The new executive order is another case where the Biden administration is building on a Trump-era China initiative. Mr Biden has also kept tariffs on Chinese goods as leverage in the negotiations. In this case, Biden administration officials say they acted in part to correct the executive order issued by President Donald J. Trump last November, which was successfully challenged in American courts for not providing the real basis for banning investments clearly set out in Chinese companies associated with the defense industry.
The list of Chinese companies affected by the new order was not compiled by the Pentagon, but by the Treasury Department, which has many years of experience in imposing sanctions. This is in part an attempt to clarify the rationale behind each company’s designation, officials say, in hopes the bans will stand up in court.
Government officials say the number of Chinese companies affected by the ban is likely to increase.
The contract is for several giants in the Chinese telecommunications industry, some of which are still in the United States or work with American companies. It is a signal that control of Chinese influence over the global tech space has not diminished in Washington despite the move to democratic control in the White House.
The companies Mr Biden listed on Thursday included Huawei, China’s national master in telecommunications and at the heart of its efforts to export 5G networks around the world. For years, the Trump administration tried to marginalize the company by banning the sale of most of its technology in the US, asking allies to reject them, and trying to starve the companies with the chips they needed. For a while, former Secretary of State Mike Pompeo and other American officials threatened to exclude allies from participating in American intelligence briefings if they used Huawei in their networks. That backfired, but the allies increasingly restricted Huawei’s role. Huawei is not publicly owned, however, so the order would essentially prohibit Americans from participating in the subscription of their bond offerings.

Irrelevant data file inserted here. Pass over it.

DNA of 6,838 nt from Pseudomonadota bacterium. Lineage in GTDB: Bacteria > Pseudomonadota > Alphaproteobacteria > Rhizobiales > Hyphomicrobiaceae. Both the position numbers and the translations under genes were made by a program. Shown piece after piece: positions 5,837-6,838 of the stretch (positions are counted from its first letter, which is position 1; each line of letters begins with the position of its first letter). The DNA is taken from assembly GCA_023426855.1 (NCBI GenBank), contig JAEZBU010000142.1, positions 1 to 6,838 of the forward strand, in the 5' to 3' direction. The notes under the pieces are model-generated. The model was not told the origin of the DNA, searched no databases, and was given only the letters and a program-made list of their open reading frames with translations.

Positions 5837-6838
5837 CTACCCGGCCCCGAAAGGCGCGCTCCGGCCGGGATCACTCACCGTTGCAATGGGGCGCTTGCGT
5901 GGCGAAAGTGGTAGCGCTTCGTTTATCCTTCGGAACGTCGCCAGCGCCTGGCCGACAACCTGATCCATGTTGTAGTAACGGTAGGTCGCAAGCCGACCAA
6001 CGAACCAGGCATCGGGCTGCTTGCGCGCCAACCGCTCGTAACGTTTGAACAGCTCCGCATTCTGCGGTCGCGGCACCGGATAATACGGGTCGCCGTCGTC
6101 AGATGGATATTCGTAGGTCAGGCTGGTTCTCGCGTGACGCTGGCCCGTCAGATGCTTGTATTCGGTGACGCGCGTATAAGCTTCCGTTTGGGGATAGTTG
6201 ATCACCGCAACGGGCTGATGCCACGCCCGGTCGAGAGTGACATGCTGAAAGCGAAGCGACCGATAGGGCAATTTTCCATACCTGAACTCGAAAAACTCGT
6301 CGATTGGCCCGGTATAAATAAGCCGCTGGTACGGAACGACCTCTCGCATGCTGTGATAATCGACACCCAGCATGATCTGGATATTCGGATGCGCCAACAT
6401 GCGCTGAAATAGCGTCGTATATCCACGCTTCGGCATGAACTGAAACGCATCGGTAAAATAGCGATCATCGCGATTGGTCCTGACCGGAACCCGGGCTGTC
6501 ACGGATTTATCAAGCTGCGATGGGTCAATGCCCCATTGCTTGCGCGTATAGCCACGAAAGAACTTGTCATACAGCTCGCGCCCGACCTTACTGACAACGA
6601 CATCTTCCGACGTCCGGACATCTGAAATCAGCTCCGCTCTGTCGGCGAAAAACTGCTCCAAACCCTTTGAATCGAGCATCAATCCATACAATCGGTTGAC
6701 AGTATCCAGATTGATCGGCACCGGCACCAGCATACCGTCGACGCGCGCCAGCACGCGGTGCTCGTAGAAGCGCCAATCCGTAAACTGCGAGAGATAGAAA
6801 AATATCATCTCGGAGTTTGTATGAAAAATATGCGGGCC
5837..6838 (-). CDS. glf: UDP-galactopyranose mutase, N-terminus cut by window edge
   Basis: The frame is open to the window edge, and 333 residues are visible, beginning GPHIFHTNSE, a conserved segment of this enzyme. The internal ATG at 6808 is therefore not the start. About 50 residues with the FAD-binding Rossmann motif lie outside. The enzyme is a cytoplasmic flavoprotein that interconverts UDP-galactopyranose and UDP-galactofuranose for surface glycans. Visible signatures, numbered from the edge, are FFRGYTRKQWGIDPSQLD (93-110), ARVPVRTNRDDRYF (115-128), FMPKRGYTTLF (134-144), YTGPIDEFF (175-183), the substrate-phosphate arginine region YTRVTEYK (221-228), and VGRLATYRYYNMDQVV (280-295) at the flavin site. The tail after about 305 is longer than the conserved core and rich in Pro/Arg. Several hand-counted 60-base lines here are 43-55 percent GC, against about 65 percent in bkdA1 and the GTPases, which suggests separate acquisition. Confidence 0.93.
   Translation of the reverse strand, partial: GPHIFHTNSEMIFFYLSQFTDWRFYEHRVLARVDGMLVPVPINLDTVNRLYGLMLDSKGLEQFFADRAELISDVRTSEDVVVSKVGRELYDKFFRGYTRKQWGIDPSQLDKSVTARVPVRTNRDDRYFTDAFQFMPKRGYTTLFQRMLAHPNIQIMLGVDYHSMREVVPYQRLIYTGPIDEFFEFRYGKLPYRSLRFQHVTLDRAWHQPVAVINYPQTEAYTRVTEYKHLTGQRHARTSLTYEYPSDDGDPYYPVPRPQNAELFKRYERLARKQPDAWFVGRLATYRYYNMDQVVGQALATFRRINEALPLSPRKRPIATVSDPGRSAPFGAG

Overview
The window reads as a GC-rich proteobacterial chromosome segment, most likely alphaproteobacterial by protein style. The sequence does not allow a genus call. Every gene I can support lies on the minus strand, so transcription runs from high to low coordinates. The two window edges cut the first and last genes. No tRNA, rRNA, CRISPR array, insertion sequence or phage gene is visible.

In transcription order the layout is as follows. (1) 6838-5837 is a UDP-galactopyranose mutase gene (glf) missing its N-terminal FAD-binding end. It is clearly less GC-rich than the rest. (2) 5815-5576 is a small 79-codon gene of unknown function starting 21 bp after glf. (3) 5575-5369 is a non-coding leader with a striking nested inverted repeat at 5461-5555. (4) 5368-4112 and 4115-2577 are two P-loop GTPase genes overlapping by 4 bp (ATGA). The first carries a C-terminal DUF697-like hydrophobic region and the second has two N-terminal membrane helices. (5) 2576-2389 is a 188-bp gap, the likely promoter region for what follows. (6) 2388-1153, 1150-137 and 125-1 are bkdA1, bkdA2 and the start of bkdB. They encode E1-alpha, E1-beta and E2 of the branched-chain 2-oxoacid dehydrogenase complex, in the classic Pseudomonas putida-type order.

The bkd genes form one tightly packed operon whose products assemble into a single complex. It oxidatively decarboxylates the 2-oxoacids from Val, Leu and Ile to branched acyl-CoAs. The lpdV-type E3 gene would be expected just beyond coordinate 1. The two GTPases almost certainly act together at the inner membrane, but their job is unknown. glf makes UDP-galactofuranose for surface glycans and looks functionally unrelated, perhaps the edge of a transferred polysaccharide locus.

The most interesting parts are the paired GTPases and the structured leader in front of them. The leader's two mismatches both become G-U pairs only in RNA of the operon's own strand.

Huawei did not comment on the ban on Thursday.
The order also listed three wireless carriers – China Unicom, China Telecom, and China Mobile – that were increasingly in the crosshairs of American lawmakers and regulators. In 2019, lawmakers asked the Federal Communications Commission to review China Unicom and China Telecom’s licenses to operate in the United States. The Agency moved in March consider restricting China Unicom operations. All were scrutinized to determine whether they were redirecting telephone or internet traffic back to China for the benefit of Chinese secret services.
China Telecom did not want to comment on the new order.
In 2019, the Federal Communications Commission also has a commission the application of China Mobile blocked to assist calls between the United States and other countries, citing the risk that the Chinese government could use its control of the company to spy on Americans’ calls.
But the affair is complicated by the firms’ links with American corporations. China Mobile was Support of iPhones in China since 2014, a deal that was critical to Apple’s growth in the Chinese market. “Apple has enormous respect for China Mobile and we look forward to working with them,” said Apple CEO Tim Cook in a press release. At that time, China Mobile was the largest cellular network in the world with 763 million customers.